Following the instructions outlined on the Hazardous Waste Disposal section, log in to the ENHS site and fill out an online "Request for Hazardous Waste Pickup" request.
Biological Waste Management
Every lab is unique and so is the waste generated by each lab. It is the responsibility of the PI to understand how to manage the waste produced in their lab and ensure all lab personnel are trained to deal with waste appropriately before research begins. Managing waste appropriately is a matter of safety and is mandated by the state. Use the following documents to help you understand how to manage your laboratory waste.
Characterizing and Segregating Biological Waste
If you need further clarification. please contact the BSO, Brook Howard Parker for assistance.
Biological Waste Disposal
Regulated Biohazardous Waste (Red bag) Procedures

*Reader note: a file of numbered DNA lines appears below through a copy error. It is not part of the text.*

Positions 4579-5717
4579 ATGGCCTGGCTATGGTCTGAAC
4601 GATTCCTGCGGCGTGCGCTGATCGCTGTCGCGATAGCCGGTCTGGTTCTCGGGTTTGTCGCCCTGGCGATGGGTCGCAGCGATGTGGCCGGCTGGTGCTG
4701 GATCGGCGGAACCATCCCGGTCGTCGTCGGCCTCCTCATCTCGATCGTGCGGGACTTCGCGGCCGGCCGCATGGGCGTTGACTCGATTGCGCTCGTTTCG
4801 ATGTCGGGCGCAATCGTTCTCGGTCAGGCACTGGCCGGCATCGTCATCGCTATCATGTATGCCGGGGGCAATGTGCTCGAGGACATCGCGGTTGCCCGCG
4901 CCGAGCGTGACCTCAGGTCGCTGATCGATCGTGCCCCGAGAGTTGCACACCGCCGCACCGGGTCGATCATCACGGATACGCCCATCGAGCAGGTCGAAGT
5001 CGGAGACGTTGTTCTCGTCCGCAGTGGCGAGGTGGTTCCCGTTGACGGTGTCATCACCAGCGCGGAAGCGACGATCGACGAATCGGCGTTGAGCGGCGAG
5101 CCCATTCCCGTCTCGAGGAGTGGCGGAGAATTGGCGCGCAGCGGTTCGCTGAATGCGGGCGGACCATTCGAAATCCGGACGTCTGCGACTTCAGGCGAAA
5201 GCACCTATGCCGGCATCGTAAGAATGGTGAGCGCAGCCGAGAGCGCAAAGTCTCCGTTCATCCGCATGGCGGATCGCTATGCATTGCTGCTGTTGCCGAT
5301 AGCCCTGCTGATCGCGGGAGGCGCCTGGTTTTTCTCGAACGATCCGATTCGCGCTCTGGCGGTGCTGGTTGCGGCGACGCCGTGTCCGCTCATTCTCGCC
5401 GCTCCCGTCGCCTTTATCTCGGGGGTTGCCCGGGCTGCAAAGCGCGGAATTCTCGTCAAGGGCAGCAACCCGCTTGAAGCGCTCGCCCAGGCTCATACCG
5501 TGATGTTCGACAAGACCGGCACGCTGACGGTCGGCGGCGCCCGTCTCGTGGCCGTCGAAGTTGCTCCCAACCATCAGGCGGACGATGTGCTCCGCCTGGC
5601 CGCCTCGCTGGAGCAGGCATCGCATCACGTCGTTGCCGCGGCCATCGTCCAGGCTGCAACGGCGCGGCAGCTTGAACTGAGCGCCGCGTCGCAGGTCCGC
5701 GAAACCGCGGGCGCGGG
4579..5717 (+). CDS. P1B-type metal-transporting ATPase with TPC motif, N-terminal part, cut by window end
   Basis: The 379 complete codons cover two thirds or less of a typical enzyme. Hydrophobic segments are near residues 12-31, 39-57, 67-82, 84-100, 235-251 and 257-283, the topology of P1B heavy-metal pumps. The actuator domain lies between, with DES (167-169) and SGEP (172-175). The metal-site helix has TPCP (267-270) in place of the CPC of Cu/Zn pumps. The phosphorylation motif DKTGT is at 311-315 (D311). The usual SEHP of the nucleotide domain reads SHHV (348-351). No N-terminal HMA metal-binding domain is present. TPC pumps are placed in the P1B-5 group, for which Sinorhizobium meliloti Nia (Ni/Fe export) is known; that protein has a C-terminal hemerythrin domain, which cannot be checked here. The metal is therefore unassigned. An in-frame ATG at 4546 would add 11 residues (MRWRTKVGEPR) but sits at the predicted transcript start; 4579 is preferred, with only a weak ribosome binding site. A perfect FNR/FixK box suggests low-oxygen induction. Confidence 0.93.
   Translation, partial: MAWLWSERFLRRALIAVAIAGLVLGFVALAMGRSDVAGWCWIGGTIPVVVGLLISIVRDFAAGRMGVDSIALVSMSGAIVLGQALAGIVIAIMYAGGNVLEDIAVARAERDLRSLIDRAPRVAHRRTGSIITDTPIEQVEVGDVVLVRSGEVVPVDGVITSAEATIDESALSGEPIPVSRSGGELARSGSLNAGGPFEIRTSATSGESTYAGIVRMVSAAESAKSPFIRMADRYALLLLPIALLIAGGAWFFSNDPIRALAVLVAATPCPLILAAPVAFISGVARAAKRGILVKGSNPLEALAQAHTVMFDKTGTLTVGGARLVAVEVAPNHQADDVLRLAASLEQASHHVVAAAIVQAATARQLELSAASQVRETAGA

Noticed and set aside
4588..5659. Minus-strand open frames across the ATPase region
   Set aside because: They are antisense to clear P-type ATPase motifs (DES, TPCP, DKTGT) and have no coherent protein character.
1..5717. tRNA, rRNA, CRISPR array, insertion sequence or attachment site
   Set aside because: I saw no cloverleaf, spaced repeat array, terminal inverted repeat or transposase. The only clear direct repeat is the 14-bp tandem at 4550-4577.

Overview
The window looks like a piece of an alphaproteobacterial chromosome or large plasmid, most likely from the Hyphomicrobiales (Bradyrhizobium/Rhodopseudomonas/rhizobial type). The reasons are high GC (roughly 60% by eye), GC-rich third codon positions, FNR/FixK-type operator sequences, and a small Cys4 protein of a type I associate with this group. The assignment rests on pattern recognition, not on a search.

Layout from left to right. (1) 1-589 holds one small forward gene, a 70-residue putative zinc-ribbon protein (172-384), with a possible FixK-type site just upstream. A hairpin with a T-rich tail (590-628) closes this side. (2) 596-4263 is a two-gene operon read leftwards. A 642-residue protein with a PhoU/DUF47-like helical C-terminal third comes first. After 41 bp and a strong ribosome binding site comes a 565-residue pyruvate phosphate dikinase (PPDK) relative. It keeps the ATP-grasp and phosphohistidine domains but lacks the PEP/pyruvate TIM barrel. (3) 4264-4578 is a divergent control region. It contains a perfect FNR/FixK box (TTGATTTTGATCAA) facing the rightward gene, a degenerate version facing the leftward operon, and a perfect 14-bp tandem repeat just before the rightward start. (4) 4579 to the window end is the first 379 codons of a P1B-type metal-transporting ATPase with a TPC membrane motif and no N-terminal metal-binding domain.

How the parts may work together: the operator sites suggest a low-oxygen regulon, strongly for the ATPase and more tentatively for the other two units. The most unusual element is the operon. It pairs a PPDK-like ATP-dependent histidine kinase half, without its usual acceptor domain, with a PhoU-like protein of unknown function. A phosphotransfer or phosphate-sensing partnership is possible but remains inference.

If your lab generates red bag waste according to Arkansas Department of Health definitions, please contact the BSO, Brooke Howard-Parker, to set up red bag waste disposal services.
Notice: ENHS will provide you with secondary containment, sticker labels, and appropriate bags for red bag waste disposal. Other than what your lab has been provided though the ENHS office, stocks of red bags should not be kept, purchased, and/or stored by researchers. Red bags and red bag waste should never end up in the dumpsters.
Non-Regulated Biohazardous Waste Procedures
If your lab generates clear/white bag waste due to the waste being biological in nature but failing to meet any of the Arkansas Department of Health definitions, you are responsible for your own waste disposal in accordance with university procedures.